Strangers with Candy: Delaware‘s Chocolate Box Murders of 1898
Mary Elizabeth Dunning waited until after dinner was over to open the box.
It was August 9, 1898, and Mary was living with her father and her young daughter, Mary, in a lush mansion in Dover, Delaware. Her husband John, a war correspondent, had been called away on an assignment in Puerto Rico. Perhaps he’d sent the package, which had arrived by U.S. mail earlier in the day and been left at her father’s post office box. Or perhaps not: Their marriage was, to put it mildly, troubled.
Mary tore away the brown paper wrapping. Inside was a box of chocolate-covered candy, artfully arranged and perfect for dessert. Mary also found a handwritten note:
With love to yourself and baby
Mrs. C? Mary considered it. It might be Mrs. Corbaly, whom Mary had befriended back when she lived in San Francisco.
“Oh, papa,” Mary told her father. “See what a present I have got and I don’t know who it came from.”
Did it even matter? It was a gift of chocolate. Relaxing on the veranda that evening, Mary grabbed one of the candies and took a bite. Others in the household also reached in, including Mary’s sister, Ida; niece Leila, and friends of the family.
Within hours, all of them began to feel ill.
A physician summoned to tend to the family would later explain the scene he encountered. As The San Francisco Call summarized: “He found [Mary] in a state of collapse with cold, clammy perspiration, her eyes and face swollen and congested, with a livid condition of the skin, not fully developed lips, livid, mucus membrane of the mouth reddened and covered with slimy substance; no pulse could be detected at wrist ... respirations were labored and irregular, showing a threatened paralysis of nerve centers.”
Soon, Mary would be dead. Ida, too. A dose of tasteless, odorless arsenic had been added to the candy with the very deliberate intention of killing the box’s recipient. And though it would be too late for Mary, the murderer’s identity wouldn’t remain secret for long.
A Poisoned Pen
Mary Pennington and John Dunning had married seven years prior, in 1891. Mary was the daughter of former Delaware Congressman John Pennington; Dunning, 27, worked for the Associated Press and traveled often. So did his eye, which wandered in the direction of one woman after another. According to author Katie Dowd in SFGATE.com, John was a serial cheater, and his new position as a West Coast bureau chief for the AP in San Francisco did little to slow him down.
In 1895, John was biking through Golden Gate Park when his ride gave out. As he bent over to repair it, he began chatting with a woman sitting on a nearby bench. Her name was Cordelia Botkin, and she struck John as worldly—at 41, she was 10 years older—and charming. The two seemed to bond over the fact they both felt misunderstood by their spouses. Best of all, her estranged husband, Welcome Botkin, seemed indifferent to extramarital affairs.
Mary was not. After discovering her husband’s latest indiscretion, she packed her things and took their daughter, Mary, back to Dover to live with her father.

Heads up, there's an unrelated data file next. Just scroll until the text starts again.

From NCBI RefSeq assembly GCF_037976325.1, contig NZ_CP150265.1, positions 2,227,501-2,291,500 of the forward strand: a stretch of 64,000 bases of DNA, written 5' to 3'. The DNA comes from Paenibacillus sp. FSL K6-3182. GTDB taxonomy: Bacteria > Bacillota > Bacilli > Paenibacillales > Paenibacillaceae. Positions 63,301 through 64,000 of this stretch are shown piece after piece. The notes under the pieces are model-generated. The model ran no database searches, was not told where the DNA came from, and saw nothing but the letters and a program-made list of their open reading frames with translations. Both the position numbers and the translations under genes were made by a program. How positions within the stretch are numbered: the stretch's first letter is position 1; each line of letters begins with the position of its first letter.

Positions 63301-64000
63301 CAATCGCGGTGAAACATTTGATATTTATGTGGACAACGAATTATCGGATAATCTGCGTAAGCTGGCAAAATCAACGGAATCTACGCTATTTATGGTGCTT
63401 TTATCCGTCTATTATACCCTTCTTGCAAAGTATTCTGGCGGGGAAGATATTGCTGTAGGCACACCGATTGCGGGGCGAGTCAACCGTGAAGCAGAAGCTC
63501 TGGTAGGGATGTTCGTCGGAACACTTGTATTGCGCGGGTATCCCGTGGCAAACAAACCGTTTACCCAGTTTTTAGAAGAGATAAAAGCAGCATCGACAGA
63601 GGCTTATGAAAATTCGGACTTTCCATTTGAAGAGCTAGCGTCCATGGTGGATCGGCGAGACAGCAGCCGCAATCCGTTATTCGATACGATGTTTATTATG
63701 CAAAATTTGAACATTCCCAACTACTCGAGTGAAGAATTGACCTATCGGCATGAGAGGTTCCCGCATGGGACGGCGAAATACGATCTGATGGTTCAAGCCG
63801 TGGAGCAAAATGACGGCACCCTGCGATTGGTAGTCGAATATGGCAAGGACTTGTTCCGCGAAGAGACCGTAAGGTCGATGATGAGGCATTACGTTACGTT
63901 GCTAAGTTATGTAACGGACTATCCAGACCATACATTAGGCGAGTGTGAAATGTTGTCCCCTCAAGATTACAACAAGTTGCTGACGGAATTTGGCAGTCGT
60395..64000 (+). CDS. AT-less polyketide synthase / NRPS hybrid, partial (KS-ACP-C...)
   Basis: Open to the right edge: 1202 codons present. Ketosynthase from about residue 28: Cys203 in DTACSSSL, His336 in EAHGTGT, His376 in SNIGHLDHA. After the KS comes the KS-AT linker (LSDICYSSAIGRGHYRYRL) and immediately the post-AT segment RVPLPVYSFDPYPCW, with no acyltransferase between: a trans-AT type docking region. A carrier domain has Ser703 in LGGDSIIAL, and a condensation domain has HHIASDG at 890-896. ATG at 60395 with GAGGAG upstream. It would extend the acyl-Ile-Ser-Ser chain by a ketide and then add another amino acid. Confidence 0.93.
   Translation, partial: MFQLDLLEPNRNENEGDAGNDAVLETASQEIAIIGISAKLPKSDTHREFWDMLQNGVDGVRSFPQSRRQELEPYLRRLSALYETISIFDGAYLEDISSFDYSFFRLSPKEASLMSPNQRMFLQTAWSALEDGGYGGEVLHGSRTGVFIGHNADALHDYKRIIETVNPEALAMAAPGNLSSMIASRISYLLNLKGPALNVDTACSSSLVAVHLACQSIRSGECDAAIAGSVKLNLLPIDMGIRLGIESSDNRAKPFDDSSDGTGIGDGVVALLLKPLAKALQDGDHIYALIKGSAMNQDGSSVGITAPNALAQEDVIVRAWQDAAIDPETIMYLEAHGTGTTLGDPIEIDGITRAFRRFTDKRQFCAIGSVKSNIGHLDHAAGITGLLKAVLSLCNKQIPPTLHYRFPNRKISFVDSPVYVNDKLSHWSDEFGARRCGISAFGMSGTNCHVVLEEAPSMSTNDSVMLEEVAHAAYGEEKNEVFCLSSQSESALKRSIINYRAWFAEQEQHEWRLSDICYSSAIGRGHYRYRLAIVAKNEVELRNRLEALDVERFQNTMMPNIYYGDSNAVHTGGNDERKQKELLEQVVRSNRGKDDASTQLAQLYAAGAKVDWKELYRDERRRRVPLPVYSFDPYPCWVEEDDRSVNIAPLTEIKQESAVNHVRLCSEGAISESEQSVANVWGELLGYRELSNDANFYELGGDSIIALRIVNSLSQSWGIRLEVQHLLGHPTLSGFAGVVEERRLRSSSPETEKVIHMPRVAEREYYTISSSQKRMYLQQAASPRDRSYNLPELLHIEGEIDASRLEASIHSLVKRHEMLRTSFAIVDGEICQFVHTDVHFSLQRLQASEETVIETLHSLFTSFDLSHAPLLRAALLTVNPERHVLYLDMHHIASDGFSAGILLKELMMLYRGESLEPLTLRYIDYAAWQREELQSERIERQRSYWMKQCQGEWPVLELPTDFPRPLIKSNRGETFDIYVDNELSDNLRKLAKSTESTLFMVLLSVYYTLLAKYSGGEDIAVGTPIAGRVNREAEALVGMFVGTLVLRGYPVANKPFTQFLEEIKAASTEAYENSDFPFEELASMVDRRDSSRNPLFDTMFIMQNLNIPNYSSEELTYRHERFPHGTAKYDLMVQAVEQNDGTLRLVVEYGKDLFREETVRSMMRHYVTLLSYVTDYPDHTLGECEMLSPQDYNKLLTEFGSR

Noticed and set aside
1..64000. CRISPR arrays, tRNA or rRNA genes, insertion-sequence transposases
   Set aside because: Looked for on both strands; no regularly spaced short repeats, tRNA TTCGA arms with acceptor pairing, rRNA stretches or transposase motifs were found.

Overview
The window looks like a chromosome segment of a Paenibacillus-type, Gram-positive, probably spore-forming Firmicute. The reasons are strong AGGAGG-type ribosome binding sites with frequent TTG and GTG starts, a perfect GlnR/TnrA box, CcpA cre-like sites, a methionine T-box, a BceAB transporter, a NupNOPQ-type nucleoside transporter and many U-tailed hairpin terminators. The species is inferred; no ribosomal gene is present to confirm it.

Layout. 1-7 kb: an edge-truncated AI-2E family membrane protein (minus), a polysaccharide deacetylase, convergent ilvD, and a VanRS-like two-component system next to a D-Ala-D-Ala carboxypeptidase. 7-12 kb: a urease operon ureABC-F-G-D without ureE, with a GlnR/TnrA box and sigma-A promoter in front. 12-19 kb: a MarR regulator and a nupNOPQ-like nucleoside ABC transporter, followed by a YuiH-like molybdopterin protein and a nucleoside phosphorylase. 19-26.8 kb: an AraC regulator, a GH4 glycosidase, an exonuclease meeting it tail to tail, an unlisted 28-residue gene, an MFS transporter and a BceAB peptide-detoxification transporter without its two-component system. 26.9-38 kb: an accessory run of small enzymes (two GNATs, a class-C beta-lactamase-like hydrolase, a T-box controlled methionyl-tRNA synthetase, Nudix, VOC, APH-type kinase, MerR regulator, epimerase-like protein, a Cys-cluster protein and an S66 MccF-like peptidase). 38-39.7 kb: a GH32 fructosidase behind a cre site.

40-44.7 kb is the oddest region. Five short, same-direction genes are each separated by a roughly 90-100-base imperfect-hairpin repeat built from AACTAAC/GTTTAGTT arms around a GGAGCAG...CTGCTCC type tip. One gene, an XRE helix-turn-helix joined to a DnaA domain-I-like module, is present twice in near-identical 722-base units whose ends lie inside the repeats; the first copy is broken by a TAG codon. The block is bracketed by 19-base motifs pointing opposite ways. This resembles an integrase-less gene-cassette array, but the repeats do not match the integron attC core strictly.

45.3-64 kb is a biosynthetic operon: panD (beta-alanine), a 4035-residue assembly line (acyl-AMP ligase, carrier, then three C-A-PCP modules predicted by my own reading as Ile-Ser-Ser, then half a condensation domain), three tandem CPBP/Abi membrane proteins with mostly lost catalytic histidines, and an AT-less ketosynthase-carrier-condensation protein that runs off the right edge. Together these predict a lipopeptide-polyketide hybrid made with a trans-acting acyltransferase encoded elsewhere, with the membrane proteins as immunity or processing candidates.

John and Cordelia continued their affair; they even moved in together, to a residence at 927 Geary Street, where they lived with Cordelia’s son and his mistress. (Welcome Botkin maintained his own separate place in Stockton.) Despite John’s infidelity and her own, Cordelia seemed to believe things would be different between them—that John would somehow remain faithful.
“She is jolly company but has raised merry hell several times,” John later said. “She wants me all to herself and gets jealous if I look at another woman.”
The two carried on until 1898, when John was asked to cover the Spanish-American War in Puerto Rico. It was an assignment he could hardly afford to turn down: The Associated Press had already fired him for embezzling funds to feed a gambling addiction. This was an opportunity to start fresh, not only professionally but personally.
At the train station, John declared his intentions to Cordelia. Assuming he were to survive covering the war, he would return to Dover to try and repair his marriage. Despite Mary’s relocation, the two had continued writing to each other, and John held out hope he could reconcile with her. John was through with Cordelia.
But Cordelia was not through with John.
Distraught over John’s relocation, she wrote a taunting letter to Mary, whom she knew was in Dover. Writing in the third person, Cordelia prodded her with details of her husband’s infidelity—how he carried on with an “interesting and pretty woman,” and how Mary should hardly bother taking him back.
The letter was followed by the chocolates. According to the statement given by Harry Pennington, John Pennington’s grandson who had fetched the box from the post office, a total of seven people ate the arsenic-laced candies, including Mary, Mary’s sister Ida, Mary’s daughter, Mary’s niece Leila Deane, Harry himself, and two family friends, Josephine Bateman and Ethel Millington. Only Josephine seemed to detect something was amiss: She found the candies to have some kind of crystal substance on them, which she kept spitting out of her mouth.
That night, all developed stomach trouble and began vomiting. John Pennington fetched a doctor to see what was wrong. (Fortunately for him, he had no interest in the chocolates.) The physician was perplexed and assumed it was food poisoning. When Pennington informed him about the candy, however, the doctor knew it was something far more serious. Testing later confirmed the chocolate contained arsenic.